Have you ever wondered if there is something that separates master musicians ? And if so , is there a science to what they’re doing ? Well, there may not be a secret code but, there is science to how master musicians have cultivated their technique and art form. Over time a musician will take trial and error towards finding the path of least resistance to the sound they wish to create. As a result , amazing unseen proccesses are constructed as to support the music the musician wishes to create.
String bends, tapping, vibrato and whammy bars are all techniques that add to the distinctiveness of a lead guitarist’s sound, whether it’s Clapton, Hendrix, or BB King.
Now guitarist and physicist Dr David Robert Grimes has described the physics underlying these techniques in the journal PLOS ONE.
‘Very good guitarists will manipulate the strings to make the instrument sing,’ explains Dr Grimes. ‘On a piano, you’ve got the 12 chromatic notes in a scale. On a guitar, you can bend the strings to get the notes in between. I wanted to understand what it was about these guitar techniques that allows you to manipulate pitch.’
Dr Grimes is a postdoctoral researcher in Oxford University’s Department of Oncology, and normally spends his time working on mathematical models of oxygen distribution in order to improve radiotherapy in the treatment of cancer.
But he is also a keen guitarist, and has been a session musician and member of a band in Dublin in the past. In spare time at his previous position at Dublin City University and now at Oxford University, he worked out the physics behind the instinctive playing of the best guitarists.
Dr Grimes derived equations describing how string bending, vibrato and whammy bars change the pitch of a note. He found that the properties of the strings had a big effect on the change in pitch — in particular the Young’s modulus (a measure of how much the string stretches under force) and how thick the strings are.
He also worked out how easy hammer-ons and pull-offs are, depending on the height of the guitar strings above the finger board.
Finally, he confirmed the equation for string bends experimentally, measuring the frequency of the sound produced for strings bent through different angles on a guitar.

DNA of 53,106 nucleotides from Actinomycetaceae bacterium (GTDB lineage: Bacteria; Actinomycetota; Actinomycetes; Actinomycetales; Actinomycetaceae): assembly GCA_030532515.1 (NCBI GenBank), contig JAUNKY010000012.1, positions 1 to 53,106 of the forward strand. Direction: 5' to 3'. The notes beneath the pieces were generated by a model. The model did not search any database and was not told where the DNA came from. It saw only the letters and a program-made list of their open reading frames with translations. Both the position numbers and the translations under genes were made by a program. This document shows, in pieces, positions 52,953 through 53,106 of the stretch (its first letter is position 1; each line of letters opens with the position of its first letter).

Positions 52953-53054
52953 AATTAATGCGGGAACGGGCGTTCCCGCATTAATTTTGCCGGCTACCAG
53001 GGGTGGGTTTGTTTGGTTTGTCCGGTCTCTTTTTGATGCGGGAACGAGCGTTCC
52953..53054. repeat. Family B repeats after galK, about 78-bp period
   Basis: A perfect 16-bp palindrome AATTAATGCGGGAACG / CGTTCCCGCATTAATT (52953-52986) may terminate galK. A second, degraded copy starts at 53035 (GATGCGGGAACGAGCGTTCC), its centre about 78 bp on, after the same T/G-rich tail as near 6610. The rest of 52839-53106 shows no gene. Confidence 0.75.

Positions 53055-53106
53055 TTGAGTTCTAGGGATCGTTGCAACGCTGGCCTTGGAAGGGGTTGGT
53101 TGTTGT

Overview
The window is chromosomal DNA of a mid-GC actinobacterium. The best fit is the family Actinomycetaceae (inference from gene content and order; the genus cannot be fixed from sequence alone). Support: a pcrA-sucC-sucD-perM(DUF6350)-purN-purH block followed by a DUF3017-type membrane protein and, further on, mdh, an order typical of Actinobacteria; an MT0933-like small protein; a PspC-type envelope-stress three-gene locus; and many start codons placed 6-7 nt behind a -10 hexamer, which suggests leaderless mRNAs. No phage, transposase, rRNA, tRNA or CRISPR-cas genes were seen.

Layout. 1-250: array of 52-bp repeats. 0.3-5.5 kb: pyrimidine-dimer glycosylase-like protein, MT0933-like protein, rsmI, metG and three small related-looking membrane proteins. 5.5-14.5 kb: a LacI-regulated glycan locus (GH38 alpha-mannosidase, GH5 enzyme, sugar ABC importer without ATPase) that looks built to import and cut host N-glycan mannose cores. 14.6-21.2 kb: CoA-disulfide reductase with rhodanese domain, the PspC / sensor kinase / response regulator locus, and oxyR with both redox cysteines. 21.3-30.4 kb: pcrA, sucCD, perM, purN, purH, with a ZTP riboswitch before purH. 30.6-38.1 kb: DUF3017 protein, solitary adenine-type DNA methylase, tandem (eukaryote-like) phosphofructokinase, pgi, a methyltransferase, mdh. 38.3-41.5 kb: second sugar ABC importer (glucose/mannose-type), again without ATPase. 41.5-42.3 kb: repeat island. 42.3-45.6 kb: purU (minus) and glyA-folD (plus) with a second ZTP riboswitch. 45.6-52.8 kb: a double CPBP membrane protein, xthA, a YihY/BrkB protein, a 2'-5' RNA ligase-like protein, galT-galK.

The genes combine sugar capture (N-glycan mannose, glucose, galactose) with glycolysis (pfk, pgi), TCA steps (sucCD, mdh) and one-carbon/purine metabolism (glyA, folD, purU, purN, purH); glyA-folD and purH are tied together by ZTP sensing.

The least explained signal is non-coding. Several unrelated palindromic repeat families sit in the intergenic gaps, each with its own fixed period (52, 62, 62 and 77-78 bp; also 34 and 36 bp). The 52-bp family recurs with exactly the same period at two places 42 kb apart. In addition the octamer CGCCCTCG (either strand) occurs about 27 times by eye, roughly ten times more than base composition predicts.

Dr Grimes says: ‘I took one of my oldest guitars down to the engineering lab at Dublin City University to one of the people I knew there and explained that I wanted to strip it down to do this experiment. We had to accurately bend the strings to different extents and measure the frequency produced. He was a musician too and looked at me with abject horror. But we both knew it needed to be done — We put some nails into my guitar for science.’
The physics of vibrating strings and string instruments has been long understood. But no one has previously worked out how effects like bending the string change the pitch of the sound. Nor how this depends on the tension of the string, the force applied, and the angle through which it is bent.
‘It turns out it’s actually reasonably straightforward,’ says Dr Grimes. ‘It’s an experiment a decent physics undergraduate could do, and a cool way of studying some basic physics principles. It’s also potentially useful to string manufacturers and digital instrument modellers.’
As for Dr Grimes’ guitar heros? He says: ‘Dave Gilmour of Pink Floyd has the most amazing bend control. And Steve Vai is the kind of guy you hate for his sheer talent.’ But it was perhaps another physicist and guitarist who inspired him to play in the first place: ‘I think the only person I ever wrote fan mail to was Brian May of Queen — He was one of the reasons I got into playing music. It’s still one of my life’s ambitions to have a conversation with Brian May.’